At Home

The majority of water usage in the home is done indoors, accounting for approximately 93% of the overall water usage at home. This includes toilets, personal washing, kitchen, clothes washing. 

Have a look here at Every Last Drop, an interactive fun video about daily water use. It was made by the lovely people at Nice and Serious.

 We can all help reduce waste by making small behavioural changes and by choosing more water efficient products.

Bathroom

Taps

Toilets

Showers

Baths

Kitchen

The dishes

Laundry

Drinking

 


 

 

Bathroom

Taps

Brushing your teeth:

  • Remember to turn off the tap while brushing your teeth - a running tap wastes over 6 litres per minute. 

Leak detection and repair: 

  • To detect a slow leak add a few drops of food colouring to your toilet cistern 
  • Don’t flush it for around an hour 
  • If the food colouring is present after an hour, you have a leak. L  
  • Its easy to fix though! You could find a recommended plumber to call or if you fancy a bit of DIY take the parts to the hardware store and ask the staff to help replace them 
  • Remember to check again for a leak once fixed.  

Toilets

There are around 45 million toilets in UK homes – this equates to flushing an estimated 2 billion litres of water every day! About 30% of total water used in the household is through toilet flushing.

Purchase a water efficient toilet:

  • Dual flush toilets have a split flush button which gives the user the choice of how much water to use 
  • Dual flush toilets typically use 4-6 litres of water opposed to the old style flush systems which use a massive 13 litres per flush. 

Cistern Displacement Device (CDD): 

  • A CDD is placed in the cistern to displace around 1 litre of water every time you flush. They are super easy to install.  
  • Installing a CDD can achieve savings of up to 5000 litres per year  
  • They are available for FREE from most water companies  

Rubbish  

  • Try to avoid flushing away cotton ball or make up tissues, simply throwing them in a bin will cut down on the amount of water wasted with every flush.  

Showers

Showers have become increasingly popular, in the 1970s less than 20% of homes had a shower, today ownership is at 85%.

By being water efficient in the shower doesn’t only save you money on your water bill, it will have a positive effect on your energy bill too because of the heating of water associated with showering.

Switch showerhead

  • Aerated showerheads reduce the flow but don’t compromise on pressure. They maintain the pressure by mixing in air with water to produce a steady, even spray.
  • Low flow showerheads reduce the amount of water used, whilst still giving you the feel of a normal shower.

Shower duration

  • The average time spent in the shower varies considerably, but the general trend showers longer showers are on the rise
  • To help keep track of time try using a shower timer, they help to keep shower times reduced. If everyone used a shower timer we would save enough water to supply 1 million homes every day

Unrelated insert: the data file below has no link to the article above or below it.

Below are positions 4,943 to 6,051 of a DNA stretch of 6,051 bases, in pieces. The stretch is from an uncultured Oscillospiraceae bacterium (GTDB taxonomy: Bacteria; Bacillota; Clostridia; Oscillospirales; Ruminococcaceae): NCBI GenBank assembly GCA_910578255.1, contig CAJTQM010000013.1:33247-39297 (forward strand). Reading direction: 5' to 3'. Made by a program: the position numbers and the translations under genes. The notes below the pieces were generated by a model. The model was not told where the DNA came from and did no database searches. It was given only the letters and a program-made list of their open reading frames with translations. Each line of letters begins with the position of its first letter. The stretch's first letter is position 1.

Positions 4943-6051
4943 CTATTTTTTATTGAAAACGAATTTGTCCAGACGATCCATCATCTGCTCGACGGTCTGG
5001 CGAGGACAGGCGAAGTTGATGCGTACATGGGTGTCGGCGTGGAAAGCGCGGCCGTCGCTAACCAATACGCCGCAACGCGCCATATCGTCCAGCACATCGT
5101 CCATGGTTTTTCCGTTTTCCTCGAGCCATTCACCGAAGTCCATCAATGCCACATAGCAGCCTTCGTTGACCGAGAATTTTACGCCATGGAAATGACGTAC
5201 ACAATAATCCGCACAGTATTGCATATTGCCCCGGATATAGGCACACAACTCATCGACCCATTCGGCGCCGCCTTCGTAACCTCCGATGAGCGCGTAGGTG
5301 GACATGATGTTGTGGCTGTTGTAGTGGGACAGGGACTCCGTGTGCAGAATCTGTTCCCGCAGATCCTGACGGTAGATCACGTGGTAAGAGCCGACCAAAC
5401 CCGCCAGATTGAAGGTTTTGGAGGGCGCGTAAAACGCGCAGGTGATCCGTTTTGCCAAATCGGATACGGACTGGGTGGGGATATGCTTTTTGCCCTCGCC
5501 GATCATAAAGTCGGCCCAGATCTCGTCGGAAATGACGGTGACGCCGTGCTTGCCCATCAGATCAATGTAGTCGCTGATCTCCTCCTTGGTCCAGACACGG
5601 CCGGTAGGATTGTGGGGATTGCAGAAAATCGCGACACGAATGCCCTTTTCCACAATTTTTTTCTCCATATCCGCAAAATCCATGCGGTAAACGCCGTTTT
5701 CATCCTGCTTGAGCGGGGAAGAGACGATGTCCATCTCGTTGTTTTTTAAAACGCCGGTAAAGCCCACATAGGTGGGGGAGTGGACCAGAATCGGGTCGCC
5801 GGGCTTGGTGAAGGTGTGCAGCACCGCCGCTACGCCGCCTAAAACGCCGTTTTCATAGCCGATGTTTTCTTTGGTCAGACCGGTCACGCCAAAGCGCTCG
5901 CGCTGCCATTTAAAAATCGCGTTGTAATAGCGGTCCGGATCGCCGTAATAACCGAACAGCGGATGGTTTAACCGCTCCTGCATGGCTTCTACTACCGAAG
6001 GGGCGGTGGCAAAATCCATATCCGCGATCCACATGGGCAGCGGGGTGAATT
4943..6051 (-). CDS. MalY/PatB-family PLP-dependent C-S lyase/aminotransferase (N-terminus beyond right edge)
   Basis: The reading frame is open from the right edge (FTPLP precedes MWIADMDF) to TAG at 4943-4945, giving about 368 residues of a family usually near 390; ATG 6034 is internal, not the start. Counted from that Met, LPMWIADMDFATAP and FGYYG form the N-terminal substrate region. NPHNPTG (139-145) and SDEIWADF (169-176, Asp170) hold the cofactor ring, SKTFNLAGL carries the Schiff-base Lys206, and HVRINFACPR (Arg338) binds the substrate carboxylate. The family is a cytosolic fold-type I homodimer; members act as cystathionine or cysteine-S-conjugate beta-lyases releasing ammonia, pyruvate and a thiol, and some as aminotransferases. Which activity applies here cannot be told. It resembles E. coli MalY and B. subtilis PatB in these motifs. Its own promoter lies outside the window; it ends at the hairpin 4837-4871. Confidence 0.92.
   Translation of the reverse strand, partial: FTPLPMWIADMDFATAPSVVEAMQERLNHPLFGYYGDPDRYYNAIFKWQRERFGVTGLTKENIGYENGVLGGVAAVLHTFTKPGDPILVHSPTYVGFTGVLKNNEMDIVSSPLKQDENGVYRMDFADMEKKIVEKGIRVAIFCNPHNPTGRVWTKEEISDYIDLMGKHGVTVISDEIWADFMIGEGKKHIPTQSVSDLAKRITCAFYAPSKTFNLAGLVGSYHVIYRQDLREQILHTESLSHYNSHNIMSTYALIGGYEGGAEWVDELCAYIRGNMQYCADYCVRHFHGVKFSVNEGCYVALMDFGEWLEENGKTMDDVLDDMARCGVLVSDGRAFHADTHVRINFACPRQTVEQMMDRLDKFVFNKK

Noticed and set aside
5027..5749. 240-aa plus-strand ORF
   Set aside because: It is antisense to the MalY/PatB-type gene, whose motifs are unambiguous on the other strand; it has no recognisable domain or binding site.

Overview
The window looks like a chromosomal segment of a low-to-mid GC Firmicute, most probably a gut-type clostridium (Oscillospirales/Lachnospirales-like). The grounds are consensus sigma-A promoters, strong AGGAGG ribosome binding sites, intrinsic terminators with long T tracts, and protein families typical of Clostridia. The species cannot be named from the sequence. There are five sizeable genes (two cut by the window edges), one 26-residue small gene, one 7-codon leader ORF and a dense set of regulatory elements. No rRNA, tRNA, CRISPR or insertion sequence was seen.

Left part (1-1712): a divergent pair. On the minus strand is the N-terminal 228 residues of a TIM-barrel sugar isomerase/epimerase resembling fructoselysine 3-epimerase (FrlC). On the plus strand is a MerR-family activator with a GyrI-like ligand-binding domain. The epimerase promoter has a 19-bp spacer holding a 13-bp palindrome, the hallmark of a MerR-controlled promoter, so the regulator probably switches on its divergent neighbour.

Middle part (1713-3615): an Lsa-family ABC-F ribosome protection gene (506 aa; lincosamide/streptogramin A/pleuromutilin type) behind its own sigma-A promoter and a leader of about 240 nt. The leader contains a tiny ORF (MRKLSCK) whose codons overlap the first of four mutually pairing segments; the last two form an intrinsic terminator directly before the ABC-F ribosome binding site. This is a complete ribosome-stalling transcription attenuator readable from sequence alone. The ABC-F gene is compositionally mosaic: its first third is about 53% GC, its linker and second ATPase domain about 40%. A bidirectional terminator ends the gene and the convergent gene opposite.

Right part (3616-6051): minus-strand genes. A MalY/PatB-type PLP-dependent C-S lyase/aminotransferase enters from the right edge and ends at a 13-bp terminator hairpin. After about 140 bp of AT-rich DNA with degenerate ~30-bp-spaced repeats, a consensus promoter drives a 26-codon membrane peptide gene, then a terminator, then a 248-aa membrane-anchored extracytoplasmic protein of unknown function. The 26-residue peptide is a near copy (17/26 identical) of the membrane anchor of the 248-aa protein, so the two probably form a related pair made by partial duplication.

Baths

A bath typically uses around 80 litres, while a short shower can use as little as a third of that amount. But beware since many power-showers may actually use more than a bath.

Shallower baths

  • By running your bath by just an inch shorter than usual you can save on average 5 litres of water.

Reuse bath water

  • You can minimise your water use by reusing your bathwater to water your houseplants or garden.

 


 

Kitchen


The dishes

The kitchen tap and dishwasher account for 8 – 14% of water used in the home.

Dishwashers

  • Try and use a full load every time. This can be helped by ensuring you buy a dishwasher with a capacity suitable for your household size.
  • Experiment with different settings on your dishwasher, many modern machines offer ‘Eco’ or ‘Economy’ setting which use less water and energy. These can even be more efficient than hand washing.
  • Avoid pre rinsing dishes, detergents are highly effective, so all you need to do is simply scrape and place. Easy.

The sink

  • Taps can vary in flow volume, from 2 – 25 litres per minute. Peoples behaviours also vary, whether you fully twist the tap to how long you leave it on for can all have an impact
  • Try adding a washing up bowl or plug into your sink to catch excess. This can reduce water wastage by 50% and be used to wash your veg in.
  • Adding a tap aerator can help to reduce the flow, similar to the shower.

Laundry

Clothes washing

  • Clothes washing now accounts for 15% of water we use in our homes
  • When buying a washing machine, have a look at the Waterwise ranking (inc link), tbe best models will typically use less than 7.5 litres per kg.
  • Remember to read the manual to find out which cycles are the most water efficient
  • Surveys show that a typical load of washing is usually much less than the maximum capacity of the model, stuff in a few extra shirts to make the most of your loads!

Drinking

Drinking water

  • This is one area you should NOT cut back your useage, UK tap water is one of the best in the world. Enjoy it.
  • Fridge it, putting a large bottle of tap water in the fridge will ensure you can have chilled water all the time. Waiting for the tap to run cold can waste more than 10l of tap water a day.
  • Plants love to have a drink of any leftover water in glasses
  • Try to fill the kettle with only what is needed, this will save water and energy.
  • Using the lid on saucepans reduces the amount of water lost, so you don’t have to put as much in. It also helps your lovely veg cook quicker.